Medicaid Expansion: Framing and Planning a Financial Impact Analysis
Manatt Health Solutions; Center for Health Care Strategies; State Health Access Data Assistance Center
Introduction & Overview
This worksheet and considerations table can serve as a guide for states considering their own Medicaid expansion analysis. The Supreme Court’s decision inNFIB v. Sebelius did not change the underlying Medicaid expansion provisions of the Affordable Care Act (ACA), but did remove the ACA’s enforcement authority for states choosing not to expand. As a result, states are facing an unexpected and difficult implementation decision regarding this expansion. The availability of 100 percent federal match for this population from 2014 through 2016, along with federal match ratcheting down to 90 percent in the later years, is, for many states, a strong incentive to expand Medicaid. Regardless of that incentive, most states are taking a measured and analytical approach to determining the fiscal impact of this choice before making a final decision.
Created by State Network experts at the State Health Access Data Assistance Center (SHADAC), Center for Health Care Strategies (CHCS), and Manatt Health Solutions, this analysis approach is limited to financial considerations related to the state’s decision to expand and therefore excludes many important financial aspects related to the ACA as a whole (e.g. remaining mandatory provisions). State specific Medicaid expansion analysis should take into account existing program structure, available data sources (both state and national) and realistic assumptions about enrollment and costs. States should also note within the analysis whether costs are directly related to the Medicaid expansion or if they are likely to occur despite expansion (e.g., the woodwork effect for individuals eligible but not currently enrolled).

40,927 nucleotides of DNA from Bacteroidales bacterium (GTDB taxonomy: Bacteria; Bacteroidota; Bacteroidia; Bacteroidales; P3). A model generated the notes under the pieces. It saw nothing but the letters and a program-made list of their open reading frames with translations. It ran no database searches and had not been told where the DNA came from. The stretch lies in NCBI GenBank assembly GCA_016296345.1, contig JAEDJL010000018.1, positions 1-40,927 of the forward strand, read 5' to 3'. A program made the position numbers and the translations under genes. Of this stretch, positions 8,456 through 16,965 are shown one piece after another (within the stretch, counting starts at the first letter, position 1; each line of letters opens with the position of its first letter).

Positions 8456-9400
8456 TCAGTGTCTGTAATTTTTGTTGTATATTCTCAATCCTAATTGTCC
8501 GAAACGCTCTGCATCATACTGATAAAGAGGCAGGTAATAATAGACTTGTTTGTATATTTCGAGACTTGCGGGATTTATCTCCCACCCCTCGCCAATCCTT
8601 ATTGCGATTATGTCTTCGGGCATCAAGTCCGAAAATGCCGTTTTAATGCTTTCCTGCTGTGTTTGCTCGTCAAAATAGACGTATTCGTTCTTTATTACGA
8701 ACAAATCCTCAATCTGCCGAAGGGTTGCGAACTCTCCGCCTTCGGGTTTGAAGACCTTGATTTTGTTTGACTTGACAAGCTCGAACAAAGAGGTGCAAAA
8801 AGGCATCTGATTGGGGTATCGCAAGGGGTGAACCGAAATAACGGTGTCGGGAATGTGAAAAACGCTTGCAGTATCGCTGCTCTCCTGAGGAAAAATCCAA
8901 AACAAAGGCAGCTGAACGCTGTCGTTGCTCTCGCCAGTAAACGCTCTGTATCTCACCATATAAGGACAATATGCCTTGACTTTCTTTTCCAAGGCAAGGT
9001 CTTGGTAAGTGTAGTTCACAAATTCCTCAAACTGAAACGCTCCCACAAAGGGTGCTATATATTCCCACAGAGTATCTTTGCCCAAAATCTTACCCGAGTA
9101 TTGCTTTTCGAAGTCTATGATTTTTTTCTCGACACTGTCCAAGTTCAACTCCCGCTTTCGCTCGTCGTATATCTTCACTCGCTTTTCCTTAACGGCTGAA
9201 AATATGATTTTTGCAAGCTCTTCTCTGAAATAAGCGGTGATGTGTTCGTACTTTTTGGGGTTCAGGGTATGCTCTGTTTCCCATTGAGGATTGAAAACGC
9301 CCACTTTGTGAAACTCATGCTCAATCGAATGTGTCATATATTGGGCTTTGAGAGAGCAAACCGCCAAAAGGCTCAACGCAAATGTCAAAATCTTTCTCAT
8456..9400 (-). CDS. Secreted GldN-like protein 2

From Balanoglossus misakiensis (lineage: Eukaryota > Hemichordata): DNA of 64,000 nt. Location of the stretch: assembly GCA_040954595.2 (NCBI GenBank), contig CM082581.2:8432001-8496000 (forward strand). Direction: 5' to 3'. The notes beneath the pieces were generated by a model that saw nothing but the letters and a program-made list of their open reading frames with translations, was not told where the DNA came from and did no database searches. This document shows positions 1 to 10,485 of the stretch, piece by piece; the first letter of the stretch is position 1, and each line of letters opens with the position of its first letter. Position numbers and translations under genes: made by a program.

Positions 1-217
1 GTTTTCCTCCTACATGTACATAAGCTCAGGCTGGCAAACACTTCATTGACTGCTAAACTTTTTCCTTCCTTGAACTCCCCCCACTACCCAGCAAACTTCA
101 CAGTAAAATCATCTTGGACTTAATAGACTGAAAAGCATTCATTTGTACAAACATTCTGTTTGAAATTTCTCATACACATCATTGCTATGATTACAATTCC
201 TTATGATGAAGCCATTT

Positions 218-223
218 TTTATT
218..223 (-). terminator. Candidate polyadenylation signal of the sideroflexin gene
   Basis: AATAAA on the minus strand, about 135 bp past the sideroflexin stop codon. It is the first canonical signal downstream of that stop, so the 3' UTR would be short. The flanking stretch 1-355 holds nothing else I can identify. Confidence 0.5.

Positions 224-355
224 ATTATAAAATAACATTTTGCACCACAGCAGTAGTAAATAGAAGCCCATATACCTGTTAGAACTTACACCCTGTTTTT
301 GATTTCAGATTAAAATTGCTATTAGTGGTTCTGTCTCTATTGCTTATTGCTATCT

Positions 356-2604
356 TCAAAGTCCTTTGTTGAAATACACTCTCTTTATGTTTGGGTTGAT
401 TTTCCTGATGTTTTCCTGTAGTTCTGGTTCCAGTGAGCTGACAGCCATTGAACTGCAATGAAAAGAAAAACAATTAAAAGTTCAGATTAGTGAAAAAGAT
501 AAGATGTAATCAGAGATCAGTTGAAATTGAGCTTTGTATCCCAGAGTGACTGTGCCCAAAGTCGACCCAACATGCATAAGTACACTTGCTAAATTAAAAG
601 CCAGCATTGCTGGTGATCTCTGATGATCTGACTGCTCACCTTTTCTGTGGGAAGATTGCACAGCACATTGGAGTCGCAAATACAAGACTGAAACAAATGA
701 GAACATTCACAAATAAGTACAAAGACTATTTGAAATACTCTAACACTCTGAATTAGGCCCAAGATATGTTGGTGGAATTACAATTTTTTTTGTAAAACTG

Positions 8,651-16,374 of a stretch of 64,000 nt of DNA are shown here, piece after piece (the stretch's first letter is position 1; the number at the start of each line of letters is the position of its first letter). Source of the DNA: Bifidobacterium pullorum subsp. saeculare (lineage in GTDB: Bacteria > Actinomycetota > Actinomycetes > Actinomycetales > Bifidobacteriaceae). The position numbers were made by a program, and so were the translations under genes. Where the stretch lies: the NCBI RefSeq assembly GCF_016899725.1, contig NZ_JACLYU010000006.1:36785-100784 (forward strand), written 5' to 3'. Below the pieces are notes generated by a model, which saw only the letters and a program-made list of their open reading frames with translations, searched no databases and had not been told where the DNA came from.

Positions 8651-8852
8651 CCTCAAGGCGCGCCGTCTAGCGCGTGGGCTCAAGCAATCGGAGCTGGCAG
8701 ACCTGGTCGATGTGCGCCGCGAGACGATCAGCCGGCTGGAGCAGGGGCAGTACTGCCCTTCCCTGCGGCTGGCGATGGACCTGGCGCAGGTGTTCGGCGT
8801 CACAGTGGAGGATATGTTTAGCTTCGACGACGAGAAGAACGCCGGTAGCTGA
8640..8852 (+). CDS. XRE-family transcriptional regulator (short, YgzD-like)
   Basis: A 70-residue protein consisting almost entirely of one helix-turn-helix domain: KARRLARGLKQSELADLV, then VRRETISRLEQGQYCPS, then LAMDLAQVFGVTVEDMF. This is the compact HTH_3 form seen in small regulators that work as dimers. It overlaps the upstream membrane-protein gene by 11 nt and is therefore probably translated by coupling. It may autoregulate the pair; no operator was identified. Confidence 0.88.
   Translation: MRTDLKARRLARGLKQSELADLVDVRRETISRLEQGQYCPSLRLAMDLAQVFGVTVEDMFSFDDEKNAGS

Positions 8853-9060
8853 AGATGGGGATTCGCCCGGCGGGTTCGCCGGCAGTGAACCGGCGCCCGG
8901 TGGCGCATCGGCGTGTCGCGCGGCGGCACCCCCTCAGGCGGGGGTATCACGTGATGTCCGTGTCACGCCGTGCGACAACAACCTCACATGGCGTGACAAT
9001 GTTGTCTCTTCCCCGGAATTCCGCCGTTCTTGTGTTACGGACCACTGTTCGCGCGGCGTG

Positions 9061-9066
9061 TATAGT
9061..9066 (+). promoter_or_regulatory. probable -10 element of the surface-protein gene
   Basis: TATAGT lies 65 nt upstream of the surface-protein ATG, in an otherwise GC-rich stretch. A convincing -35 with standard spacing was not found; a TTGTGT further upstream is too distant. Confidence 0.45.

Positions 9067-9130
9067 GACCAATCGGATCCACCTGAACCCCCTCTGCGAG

Medicaid enrollment has increased by over 10 million (or 15 percent) from February 2020 through February 2021 across all states since the outbreak of the COVID-19 pandemic. States have a clear imperative to center health equity as they plan for the end of the public health emergency (PHE) given that Black, Latino/a, and other people of color are most at risk of coverage loss. This expert perspective highlights strategies states can implement to ensure that the end of the PHE does not exacerbate already widespread racial and ethnic disparities in our health care system.
COVID-19 vaccines are now widely accessible in the United States and free to everyone over the age of 12. Given the spread of the Delta variant, there is an urgent need to increase vaccination rates, particularly among Medicaid enrollees. States across the country continue to report Medicaid enrollees are getting vaccinated at lower rates than the general population. This expert perspective explores how state Medicaid managed care programs and health plans can work collaboratively to increase COVID-19 vaccination rates for the more than 55 million Medicaid enrollees in comprehensive managed care plans.
Many states are looking to fill gaps in race and ethnicity data for Medicaid and related agencies. Working with the State Health Access Data Assistance Center (SHADAC) at the University of Minnesota, with support from the State Health and Value Strategies (SHVS) program, New York tested multiple strategies aimed at encouraging applicants to answer the optional race and ethnicity questions. This expert perspective highlights an effort by New York’s official state-based marketplace, NY State of Health, to improve the completeness of race and ethnicity data that applicants share when applying for Medicaid; Child Health Plus, the state’s Children’s Health Insurance Program (CHIP); the Essential Plan, New York’s Basic Health Program (BHP); or Qualified Health Plan (QHP) coverage through its Marketplace.